Maichle also served as a consultant for presidential candidate Herman Cain in 2011. Born and raised in Wisconsin, he holds degrees from Madison College and the University of Wisconsin-Madison.
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Right-of-center activists and organizations in Wisconsin have fought a silent war against the state’s Government Accountability Board since 2013 over the issue of political free speech. Milwaukee County District Attorney John Chisholm, a Democrat, spearheaded a GAB probe into accusations that conservative groups illegally coordinated with Republican Gov. Scott Walker during the 2012 recall election campaign.
This nightmare ended on July 16, when the Wisconsin Supreme Court ruled, 4-2, to stop a John Doe investigation into whether any campaign finance laws were violated. A John Doe investigation is a secret proceeding in which the suspect is prohibited from telling anybody but legal counsel about the accusation or anything else about the case. It is a clear violation of the First Amendment. The constitutionality of Chisholm’s probe was questioned in 2014, when federal Judge Rudolph Randa and state Judge Gregory Peterson issued stays against the investigation, pending a ruling from the state’s highest court.
Numerous emails revealing the conduct of GAB have been made public during subsequent lawsuits filed by activists and organizations targeted by the John Doe investigation. The documentation showed the state’s elections and ethics agency engaged in highly partisan behavior during the investigation. Additional evidence surfaced of GAB staff using personal email accounts to evade disclosure of their investigative activities under the state’s public records law.
These revelations forced both houses of the Wisconsin Legislature to take drastic action to ensure this sort of behavior does not happen again. State Rep. Dean Knudson (R-Hudson) and state Sen. Leah Vukmir (R-Wauwatosa) introduced a bill to overhaul the GAB and replace it with two separate commissions for elections and ethics. State Rep. Dave Craig (R-Big Bend) and state Sen. Thomas Tiffany (R-Hazelhurst) introduced legislation to end the use of John Doe proceedings for alleged campaign finance crimes. The legislation passed both the Assembly and Senate on Oct. 21.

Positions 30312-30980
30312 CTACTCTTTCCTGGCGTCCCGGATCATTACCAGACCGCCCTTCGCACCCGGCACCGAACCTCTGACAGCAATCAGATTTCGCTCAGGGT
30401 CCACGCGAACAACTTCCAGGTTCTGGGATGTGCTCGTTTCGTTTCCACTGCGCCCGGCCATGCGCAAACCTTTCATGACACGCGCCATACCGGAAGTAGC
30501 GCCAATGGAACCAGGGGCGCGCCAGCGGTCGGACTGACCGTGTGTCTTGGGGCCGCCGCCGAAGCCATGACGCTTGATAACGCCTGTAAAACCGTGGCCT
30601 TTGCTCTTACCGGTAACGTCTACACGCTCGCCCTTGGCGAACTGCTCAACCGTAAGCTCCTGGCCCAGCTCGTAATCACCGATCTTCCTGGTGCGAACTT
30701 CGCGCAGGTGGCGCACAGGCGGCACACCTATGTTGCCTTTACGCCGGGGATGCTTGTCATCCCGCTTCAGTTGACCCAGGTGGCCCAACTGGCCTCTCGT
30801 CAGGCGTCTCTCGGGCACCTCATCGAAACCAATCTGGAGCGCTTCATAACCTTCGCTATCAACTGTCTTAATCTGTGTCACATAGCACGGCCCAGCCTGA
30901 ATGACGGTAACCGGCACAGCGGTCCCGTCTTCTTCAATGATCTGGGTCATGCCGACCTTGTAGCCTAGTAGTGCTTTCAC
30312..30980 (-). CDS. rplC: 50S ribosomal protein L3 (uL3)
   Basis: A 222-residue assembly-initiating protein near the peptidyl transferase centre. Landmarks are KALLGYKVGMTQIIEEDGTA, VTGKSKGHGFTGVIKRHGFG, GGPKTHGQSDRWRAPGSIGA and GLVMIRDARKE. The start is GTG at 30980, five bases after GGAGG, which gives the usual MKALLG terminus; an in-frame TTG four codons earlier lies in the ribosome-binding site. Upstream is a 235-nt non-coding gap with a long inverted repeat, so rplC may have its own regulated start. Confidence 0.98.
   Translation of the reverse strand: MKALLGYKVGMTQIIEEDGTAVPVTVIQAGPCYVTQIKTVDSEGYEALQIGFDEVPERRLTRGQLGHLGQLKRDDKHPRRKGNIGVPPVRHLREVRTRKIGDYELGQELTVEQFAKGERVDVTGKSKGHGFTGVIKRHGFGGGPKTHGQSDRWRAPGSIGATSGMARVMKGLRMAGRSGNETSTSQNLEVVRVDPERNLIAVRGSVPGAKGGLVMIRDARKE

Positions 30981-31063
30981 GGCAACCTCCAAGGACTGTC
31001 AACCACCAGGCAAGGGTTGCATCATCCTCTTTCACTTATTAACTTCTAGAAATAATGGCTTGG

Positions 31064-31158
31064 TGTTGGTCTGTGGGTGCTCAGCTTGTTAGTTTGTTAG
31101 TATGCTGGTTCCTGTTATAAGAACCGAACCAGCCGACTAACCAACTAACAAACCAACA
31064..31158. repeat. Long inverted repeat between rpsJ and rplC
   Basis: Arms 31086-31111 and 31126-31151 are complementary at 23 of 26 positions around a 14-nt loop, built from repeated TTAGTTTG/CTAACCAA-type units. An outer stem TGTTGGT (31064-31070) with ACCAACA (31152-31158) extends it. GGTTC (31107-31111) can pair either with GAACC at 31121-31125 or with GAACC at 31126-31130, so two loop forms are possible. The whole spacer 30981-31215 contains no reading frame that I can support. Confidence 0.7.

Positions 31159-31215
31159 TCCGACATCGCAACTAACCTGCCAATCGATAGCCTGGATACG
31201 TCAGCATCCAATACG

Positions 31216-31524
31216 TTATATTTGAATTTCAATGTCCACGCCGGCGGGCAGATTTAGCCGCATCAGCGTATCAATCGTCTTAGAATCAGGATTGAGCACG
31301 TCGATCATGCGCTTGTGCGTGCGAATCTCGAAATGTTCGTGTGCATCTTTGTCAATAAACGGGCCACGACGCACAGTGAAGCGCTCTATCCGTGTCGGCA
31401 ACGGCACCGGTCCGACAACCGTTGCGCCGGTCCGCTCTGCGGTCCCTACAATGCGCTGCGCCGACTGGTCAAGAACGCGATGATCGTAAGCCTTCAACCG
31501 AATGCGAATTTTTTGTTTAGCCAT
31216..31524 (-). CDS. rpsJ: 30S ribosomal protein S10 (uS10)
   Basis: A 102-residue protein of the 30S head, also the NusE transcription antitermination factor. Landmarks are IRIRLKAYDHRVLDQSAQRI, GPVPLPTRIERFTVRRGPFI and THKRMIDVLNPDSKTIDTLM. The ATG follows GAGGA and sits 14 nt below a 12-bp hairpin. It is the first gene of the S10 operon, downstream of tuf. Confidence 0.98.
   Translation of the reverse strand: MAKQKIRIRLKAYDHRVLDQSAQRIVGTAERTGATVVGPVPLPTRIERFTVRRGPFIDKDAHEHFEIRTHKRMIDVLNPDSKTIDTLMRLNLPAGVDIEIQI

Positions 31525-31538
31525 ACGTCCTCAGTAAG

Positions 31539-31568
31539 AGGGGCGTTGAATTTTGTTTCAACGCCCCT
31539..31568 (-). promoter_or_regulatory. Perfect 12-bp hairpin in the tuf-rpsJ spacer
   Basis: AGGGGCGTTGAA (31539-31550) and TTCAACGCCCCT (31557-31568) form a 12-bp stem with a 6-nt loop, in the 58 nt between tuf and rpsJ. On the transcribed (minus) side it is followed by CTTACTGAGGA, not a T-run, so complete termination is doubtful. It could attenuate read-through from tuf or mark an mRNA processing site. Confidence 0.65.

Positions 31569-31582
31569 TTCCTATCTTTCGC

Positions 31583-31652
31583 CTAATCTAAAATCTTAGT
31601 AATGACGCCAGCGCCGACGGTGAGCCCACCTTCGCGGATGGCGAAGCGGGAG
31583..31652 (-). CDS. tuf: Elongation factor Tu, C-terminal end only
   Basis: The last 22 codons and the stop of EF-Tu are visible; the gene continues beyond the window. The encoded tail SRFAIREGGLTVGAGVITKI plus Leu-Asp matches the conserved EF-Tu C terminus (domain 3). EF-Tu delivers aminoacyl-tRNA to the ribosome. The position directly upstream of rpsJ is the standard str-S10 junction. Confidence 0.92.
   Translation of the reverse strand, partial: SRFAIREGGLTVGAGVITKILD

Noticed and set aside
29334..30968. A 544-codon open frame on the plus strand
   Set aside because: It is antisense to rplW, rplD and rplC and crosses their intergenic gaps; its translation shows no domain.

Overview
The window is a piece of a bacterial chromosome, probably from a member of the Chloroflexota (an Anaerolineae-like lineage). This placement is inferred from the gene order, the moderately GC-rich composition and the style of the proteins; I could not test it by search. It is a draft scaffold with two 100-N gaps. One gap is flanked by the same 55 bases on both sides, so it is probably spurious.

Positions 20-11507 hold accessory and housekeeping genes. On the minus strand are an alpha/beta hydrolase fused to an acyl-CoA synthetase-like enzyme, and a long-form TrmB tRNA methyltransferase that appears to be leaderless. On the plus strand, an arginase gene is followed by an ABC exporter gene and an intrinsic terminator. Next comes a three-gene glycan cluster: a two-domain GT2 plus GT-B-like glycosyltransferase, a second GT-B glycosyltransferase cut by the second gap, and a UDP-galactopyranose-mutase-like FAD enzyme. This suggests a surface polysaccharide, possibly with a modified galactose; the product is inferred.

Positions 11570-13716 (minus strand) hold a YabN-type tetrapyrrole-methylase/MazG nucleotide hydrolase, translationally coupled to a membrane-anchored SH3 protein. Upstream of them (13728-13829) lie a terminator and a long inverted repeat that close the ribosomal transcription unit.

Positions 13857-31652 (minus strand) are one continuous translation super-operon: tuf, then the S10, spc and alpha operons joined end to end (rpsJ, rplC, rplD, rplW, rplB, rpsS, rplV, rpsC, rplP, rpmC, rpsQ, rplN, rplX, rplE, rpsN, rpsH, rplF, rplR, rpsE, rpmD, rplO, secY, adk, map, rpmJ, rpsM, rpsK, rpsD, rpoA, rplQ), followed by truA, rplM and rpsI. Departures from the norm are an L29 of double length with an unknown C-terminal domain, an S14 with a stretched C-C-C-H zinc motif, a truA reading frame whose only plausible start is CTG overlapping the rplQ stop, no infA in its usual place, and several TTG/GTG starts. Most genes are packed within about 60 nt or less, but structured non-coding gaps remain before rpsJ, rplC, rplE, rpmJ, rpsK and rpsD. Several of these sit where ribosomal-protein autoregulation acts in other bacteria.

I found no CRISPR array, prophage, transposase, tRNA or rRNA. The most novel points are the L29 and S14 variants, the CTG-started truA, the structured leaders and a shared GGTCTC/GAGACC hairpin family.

Kevin Kennedy, director and general counsel of the GAB, was subjected to a very hard line of questioning during a hearing of the Senate Committee on Elections and Local Government on Oct. 13. State Sen. Chris Kapenga (R-Delafield) asked Kennedy about his relationship with disgraced Internal Revenue Service Director Lois J. Lerner. Kennedy angrily responded, “Seriously, have you no decency? This is a question right out of Joseph McCarthy.” His response to Kapenga’s question set the tone for the rest of the hearing, which ended on very testy overtones.
Kennedy has served as the chief elections officer of the state of Wisconsin since 1983, when the old state elections board was in existence. His conduct during the committee hearing proved he would be willing to scream “McCarthyism” in a desperate attempt to shield a supposedly nonpartisan elections agency from further scrutiny. The fact that such an obvious partisan has overseen Wisconsin elections for 32 years is an embarrassment to the state.
Despite experts praising the GAB as a national model for election administration, the organization’s track record is far from nonpartisan. The state’s legislative audit committee found GAB has not followed the most basic of state election laws, such as checking the ineligible voter list for those with felony convictions. A former operative of the state Democratic Party was hired to serve as a chief elections administrator and as staff counsel, contrary to the agency’s mission.
By invoking the ghost of Joe McCarthy, Kennedy is in serious denial about the immense problems with his agency. It will take an act of the state Legislature to ensure this sorry chapter in the state’s 167-year history will not have a sequel.